Examining the details
Gift that keeps on giving
Examining the details
Re: "Students demanding disclosure" Nov. 25
To the Editor:
In regards to the feature on sweatshops, there are just a few important things I would like to address.
First of all, University of Toronto vice-president Jon Dellandrea mentioned that "there is a danger of imposing North American labour standards on other countries... We may end up hurting the people we're trying to help." This is a very important point, however, he failed to acknowledge that Students Against Sweatshops works in solidarity with garment workers around the world.
For example, earlier this year, a delegation of SAS students from the U.S.A. paid a visit to a number of Central American countries where garments for the North American market are made. The purpose was to do further research and above all, to meet with the workers in these garment factories. Canadian SAS groups also work closely with the Maquila Solidarity Network which is an organization that maintains contact with workers in other countries.
Time and again, the workers have told us what they want and that they support what we're doing on our campuses. Our proposed Code of Conduct reflects what they wish to see. Importantly, one of the main provisions that we are pressing for, in a code, is the right to organize, something they are currently often denied. SAS will not do anything that workers do not want us to do that is why, for example, we do not advocate a boycott. Hence, we are not merely imposing our North American standards as Dellandrea would suggest.
Secondly, Simon Pestridge of Nike asserts that factory jobs are entry level jobs and the wages workers receive should reflect this. What he fails to mention is that because Third World countries feel they must compete in a global market, governments in these countries will set minimum wages that are artificially low in order to attract multinationals. However, these wages are so low that they don't even provide these workers with enough to meet their very basic needs, such as adequate food and shelter.
Such low wages in Third World countries also work to lower work conditions in Canada (including lost jobs), as Canadian manufacturers scramble to compete. In the case of Canada, many companies contract their work out to smaller factories, some of which are indeed (illegal) sweatshops. Increasingly, companies are also contracting their work out to homeworkers who sew garments at home and are often paid by piece-work (per shirt they make). Often, the pay they end up with does not even reach the Canadian minimum wage, even if they work overtime. And overtime pay is a pipe dream.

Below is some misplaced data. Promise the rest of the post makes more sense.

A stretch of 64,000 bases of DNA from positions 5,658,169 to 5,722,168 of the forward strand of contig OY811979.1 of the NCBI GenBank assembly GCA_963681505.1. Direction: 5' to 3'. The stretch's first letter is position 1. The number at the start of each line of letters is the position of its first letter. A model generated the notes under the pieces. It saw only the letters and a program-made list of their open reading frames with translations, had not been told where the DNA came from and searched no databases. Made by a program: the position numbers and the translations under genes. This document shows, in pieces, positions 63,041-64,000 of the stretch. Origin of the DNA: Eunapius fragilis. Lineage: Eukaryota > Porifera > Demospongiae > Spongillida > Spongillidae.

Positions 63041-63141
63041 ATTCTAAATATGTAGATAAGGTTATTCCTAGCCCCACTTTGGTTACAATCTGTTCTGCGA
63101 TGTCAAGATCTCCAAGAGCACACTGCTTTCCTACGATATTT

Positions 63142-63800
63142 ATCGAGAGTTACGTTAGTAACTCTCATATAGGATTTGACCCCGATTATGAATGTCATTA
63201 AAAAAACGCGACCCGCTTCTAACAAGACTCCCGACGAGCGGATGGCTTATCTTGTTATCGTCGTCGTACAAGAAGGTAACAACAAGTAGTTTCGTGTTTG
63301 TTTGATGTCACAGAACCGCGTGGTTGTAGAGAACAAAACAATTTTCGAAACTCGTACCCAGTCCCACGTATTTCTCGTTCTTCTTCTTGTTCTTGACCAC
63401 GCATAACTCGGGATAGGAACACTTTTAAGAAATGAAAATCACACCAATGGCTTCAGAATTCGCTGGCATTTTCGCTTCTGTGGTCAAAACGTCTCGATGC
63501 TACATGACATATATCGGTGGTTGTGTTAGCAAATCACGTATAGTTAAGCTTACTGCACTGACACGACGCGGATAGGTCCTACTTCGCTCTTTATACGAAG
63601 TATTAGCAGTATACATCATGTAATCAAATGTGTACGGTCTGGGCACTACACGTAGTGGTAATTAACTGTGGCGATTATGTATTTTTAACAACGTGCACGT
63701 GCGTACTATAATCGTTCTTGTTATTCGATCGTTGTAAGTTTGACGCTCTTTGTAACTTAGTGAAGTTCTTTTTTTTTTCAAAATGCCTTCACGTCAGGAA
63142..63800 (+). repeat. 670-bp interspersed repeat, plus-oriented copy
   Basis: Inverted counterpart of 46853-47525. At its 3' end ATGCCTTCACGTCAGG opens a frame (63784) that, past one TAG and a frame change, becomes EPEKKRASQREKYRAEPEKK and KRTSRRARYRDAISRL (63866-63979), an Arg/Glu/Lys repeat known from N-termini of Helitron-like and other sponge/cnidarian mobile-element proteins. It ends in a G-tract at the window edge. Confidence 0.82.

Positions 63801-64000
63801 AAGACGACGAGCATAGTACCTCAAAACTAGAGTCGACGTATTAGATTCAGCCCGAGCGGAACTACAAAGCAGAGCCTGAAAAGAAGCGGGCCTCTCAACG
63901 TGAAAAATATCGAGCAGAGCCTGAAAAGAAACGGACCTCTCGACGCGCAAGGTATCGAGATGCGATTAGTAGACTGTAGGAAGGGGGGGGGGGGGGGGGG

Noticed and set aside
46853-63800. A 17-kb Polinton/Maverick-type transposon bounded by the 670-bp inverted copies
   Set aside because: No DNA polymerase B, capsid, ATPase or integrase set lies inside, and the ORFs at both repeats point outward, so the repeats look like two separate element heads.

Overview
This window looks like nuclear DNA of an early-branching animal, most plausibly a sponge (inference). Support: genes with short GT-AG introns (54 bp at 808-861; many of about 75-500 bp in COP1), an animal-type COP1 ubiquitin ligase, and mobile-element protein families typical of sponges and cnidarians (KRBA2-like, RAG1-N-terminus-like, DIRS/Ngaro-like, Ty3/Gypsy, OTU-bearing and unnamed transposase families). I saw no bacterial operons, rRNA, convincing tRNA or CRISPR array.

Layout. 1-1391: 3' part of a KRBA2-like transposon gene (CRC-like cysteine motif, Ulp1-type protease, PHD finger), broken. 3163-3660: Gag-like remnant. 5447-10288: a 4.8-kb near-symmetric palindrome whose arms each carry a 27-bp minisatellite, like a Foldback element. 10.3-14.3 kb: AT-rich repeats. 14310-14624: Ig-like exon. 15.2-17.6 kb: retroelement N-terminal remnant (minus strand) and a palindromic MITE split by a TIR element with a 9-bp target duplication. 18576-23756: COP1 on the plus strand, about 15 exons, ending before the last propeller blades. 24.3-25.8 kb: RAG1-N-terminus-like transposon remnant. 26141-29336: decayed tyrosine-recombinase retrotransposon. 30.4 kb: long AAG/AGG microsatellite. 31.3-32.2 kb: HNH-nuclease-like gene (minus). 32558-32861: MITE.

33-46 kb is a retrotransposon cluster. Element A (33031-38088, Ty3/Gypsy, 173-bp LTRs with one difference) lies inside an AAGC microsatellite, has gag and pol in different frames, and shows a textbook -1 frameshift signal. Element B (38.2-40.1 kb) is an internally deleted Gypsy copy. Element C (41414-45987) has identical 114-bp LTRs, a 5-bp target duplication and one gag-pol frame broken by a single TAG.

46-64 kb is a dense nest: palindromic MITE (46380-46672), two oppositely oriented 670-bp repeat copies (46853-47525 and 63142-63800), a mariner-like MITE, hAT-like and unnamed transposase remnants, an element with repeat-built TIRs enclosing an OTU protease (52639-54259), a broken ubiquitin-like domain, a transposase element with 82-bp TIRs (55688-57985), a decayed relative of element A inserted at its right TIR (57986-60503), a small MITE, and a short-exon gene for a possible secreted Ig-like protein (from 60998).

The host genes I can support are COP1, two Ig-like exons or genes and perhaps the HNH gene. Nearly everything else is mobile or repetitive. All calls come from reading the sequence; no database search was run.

These are reasons why SAS advocates for a LIVING wage.
Finally, with regards to whether a Code of Conduct is feasible at Western, I would like to point out that about 50 schools across North America have already adopted codes thanks to student pressure. Such schools range from large institutions like Duke, Michigan and Arizona universities, to smaller ones like Middlebury College. At U of T, a code has been negotiated and is now only awaiting final approval. As a highly influential and well-respected university, it only makes sense for Western to play a leading role by adopting a Code of Conduct, rather than feigning innocence or lack of time and resources. Paying attention to this matter would also demonstrate our commitment to Western's official mission statement, as well as the University Students' Council's commitment to certain statements found in their official policies.
And like the hundreds of students who have signed our petition so far, I personally am not comfortable with the fact that currently, there are no suitable measures in place to ensure that any Western garment I buy was not made under exploitative conditions. The SAS group at Western meets with the Campus & Community Affairs Committee of the Board of Governors Dec. 6.
Let's hope that Western isn't left in the dust as other schools across the continent show their commitment to operating under ethical and humane practices.
Students Against Sweatshops